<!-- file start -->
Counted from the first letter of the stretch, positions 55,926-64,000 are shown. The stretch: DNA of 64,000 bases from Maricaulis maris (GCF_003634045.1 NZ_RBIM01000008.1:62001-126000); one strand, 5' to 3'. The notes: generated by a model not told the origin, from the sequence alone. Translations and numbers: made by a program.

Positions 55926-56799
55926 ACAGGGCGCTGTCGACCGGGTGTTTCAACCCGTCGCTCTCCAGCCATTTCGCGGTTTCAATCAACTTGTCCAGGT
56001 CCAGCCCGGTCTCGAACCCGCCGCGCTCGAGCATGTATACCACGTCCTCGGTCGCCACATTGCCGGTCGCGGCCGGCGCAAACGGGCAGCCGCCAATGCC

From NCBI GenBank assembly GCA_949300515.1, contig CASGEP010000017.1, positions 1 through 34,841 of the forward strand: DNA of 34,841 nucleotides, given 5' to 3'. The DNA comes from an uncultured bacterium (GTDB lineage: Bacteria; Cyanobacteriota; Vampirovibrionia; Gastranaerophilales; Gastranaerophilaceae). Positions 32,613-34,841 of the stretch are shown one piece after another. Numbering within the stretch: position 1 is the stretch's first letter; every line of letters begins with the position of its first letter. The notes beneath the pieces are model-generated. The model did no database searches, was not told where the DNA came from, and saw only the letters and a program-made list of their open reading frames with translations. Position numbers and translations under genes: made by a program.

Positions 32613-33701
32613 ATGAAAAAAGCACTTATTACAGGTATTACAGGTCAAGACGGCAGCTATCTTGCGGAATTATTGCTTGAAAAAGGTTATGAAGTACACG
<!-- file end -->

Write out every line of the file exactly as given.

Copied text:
Counted from the first letter of the stretch, positions 55,926-64,000 are shown. The stretch: DNA of 64,000 bases from Maricaulis maris (GCF_003634045.1 NZ_RBIM01000008.1:62001-126000); one strand, 5' to 3'. The notes: generated by a model not told the origin, from the sequence alone. Translations and numbers: made by a program.

Positions 55926-56799
55926 ACAGGGCGCTGTCGACCGGGTGTTTCAACCCGTCGCTCTCCAGCCATTTCGCGGTTTCAATCAACTTGTCCAGGT
56001 CCAGCCCGGTCTCGAACCCGCCGCGCTCGAGCATGTATACCACGTCCTCGGTCGCCACATTGCCGGTCGCGGCCGGCGCAAACGGGCAGCCGCCAATGCC

From NCBI GenBank assembly GCA_949300515.1, contig CASGEP010000017.1, positions 1 through 34,841 of the forward strand: DNA of 34,841 nucleotides, given 5' to 3'. The DNA comes from an uncultured bacterium (GTDB lineage: Bacteria; Cyanobacteriota; Vampirovibrionia; Gastranaerophilales; Gastranaerophilaceae). Positions 32,613-34,841 of the stretch are shown one piece after another. Numbering within the stretch: position 1 is the stretch's first letter; every line of letters begins with the position of its first letter. The notes beneath the pieces are model-generated. The model did no database searches, was not told where the DNA came from, and saw only the letters and a program-made list of their open reading frames with translations. Position numbers and translations under genes: made by a program.

Positions 32613-33701
32613 ATGAAAAAAGCACTTATTACAGGTATTACAGGTCAAGACGGCAGCTATCTTGCGGAATTATTGCTTGAAAAAGGTTATGAAGTACACG